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Album Release: Tori Forsyth – Dawn Of The Dark

It may be a little more than two years between writing her first proper song and the release of her debut album, but Tori Forsyth would tell you it’s not exactly right to say her dreams are coming true. Sure, the success of her early singles, including hitting #1 with more than 2 million streams on the Spotify most viral chart with New Walls, and her continuing work with award-winning producer Shane Nicholson, is exciting.

And she loves the sound and feel of this album which can spin from traditional, almost homespun sounds in Grave Robber’s Daughter to rock-splashed guitars in White Noise and beautifully arranged strings in Hell’s Lullaby.

However, there are some dreams Forsyth wouldn’t admit to herself for a long time, growing up first on a rural property on the Central Coast and then a 62-acre spread near Congewai, a tiny Hunter Valley village where “literally the town is a street” she describes with an affectionate laugh.

Poetry and songwriting was stuff other people did, not this farm kid. Even with the encouragement of a grade 5 English teacher who “was the only teacher in the school who made poetry a thing, and it was really cool”, she didn’t rate her writing, declaring “I always just fluked English”. (Though if you are fluking English every year it’s probably not a fluke is it?)

So when Tori started putting those words to music, inspired by Stevie Nicks and another of her parents’ favourites, the folk singer Melanie Safka, she wouldn’t let anyone hear them, or let anyone else shape them.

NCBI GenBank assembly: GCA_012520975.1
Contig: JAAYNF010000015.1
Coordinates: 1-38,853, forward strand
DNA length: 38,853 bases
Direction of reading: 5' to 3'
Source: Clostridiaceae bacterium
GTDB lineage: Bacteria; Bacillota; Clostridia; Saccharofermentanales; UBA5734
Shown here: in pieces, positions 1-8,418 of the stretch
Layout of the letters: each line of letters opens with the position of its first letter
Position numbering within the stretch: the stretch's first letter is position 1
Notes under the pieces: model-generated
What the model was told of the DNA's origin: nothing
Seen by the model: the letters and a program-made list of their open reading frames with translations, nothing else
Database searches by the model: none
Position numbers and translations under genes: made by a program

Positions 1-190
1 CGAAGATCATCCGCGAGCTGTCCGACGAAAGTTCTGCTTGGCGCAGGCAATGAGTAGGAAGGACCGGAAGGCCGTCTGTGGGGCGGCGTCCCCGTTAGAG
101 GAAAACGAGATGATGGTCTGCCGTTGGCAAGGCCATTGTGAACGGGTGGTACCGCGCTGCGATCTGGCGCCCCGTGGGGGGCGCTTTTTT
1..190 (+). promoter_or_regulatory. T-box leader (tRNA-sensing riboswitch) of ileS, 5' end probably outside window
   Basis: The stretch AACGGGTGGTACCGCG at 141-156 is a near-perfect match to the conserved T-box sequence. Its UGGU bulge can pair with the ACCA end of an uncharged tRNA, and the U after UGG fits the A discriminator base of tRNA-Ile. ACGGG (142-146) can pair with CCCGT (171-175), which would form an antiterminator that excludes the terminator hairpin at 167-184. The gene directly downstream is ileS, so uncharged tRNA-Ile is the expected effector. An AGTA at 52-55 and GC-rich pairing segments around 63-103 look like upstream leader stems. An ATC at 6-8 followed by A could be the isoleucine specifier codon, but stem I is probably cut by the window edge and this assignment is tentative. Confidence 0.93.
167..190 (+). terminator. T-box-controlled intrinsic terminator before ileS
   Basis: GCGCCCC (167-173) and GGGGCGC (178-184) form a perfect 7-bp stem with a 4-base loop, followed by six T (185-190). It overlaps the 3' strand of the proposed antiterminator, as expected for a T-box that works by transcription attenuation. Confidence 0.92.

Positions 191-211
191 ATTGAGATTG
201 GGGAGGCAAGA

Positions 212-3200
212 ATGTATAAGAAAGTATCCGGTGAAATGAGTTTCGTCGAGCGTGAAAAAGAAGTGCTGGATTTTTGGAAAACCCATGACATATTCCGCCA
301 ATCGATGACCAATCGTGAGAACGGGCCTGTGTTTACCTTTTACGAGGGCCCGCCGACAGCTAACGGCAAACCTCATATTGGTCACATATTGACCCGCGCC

The first song she felt was good enough to be heard, Johnny And June, would end up on a debut EP she worked multiple jobs to pay for, and Tori describes it as having “absolutely no structure to it, because I didn’t know what I was doing. But the beauty of it is I feel like I had a very naïve start to music, which I think was really good, because I didn’t have any expectations.”

That’s no longer the case. Expectations, and dreams, are upfront now, beginning with writing her songs alone, rather than in the co-writes so often encouraged for young artists.

“I tried to co-write, I did a lot of them, but I didn’t feel that they were a reflection of me and I wouldn’t be comfortable putting them out,” she says, arguing that being true to herself mattered more than fitting in. If I was to have an album full of love songs that would be dumb, it wouldn’t make sense. If I was making an album about drinking and having a good time on a Friday, that wouldn’t make sense either.”

That honesty is a feature of Tori’s songs which can be blunt about some of her early experiences in the country music towns of Nashville and Tamworth – “It was like a war zone, it was like a battlefield. I felt like I was in high school again.” – as well as revealing about her own struggles with mental health in a song such as Snow White.

There’s plenty of that truth in her storytelling, with its characters looking for ways to make sense of the world, and her voice, which can be languid or strong but always straight to you. Not surprisingly, Tori is honest about where she sits musically. While happily seeing herself as a country artist – there’s no denying it in the pretty, chiming loneliness of Heart’s On The Ground – Tori isn’t restricted by it.

See for example how the deliberately “dirty” vocal sound and frank examination of religion in Redemption draws on a modern rock band like Pretty Reckless as much as old time music.

There’s plenty more where that came from says Tori. “I love the ethos of country music, but I do think I can float into to other parts of music which is why is a good title for what I do.”  And she’s only just begun.

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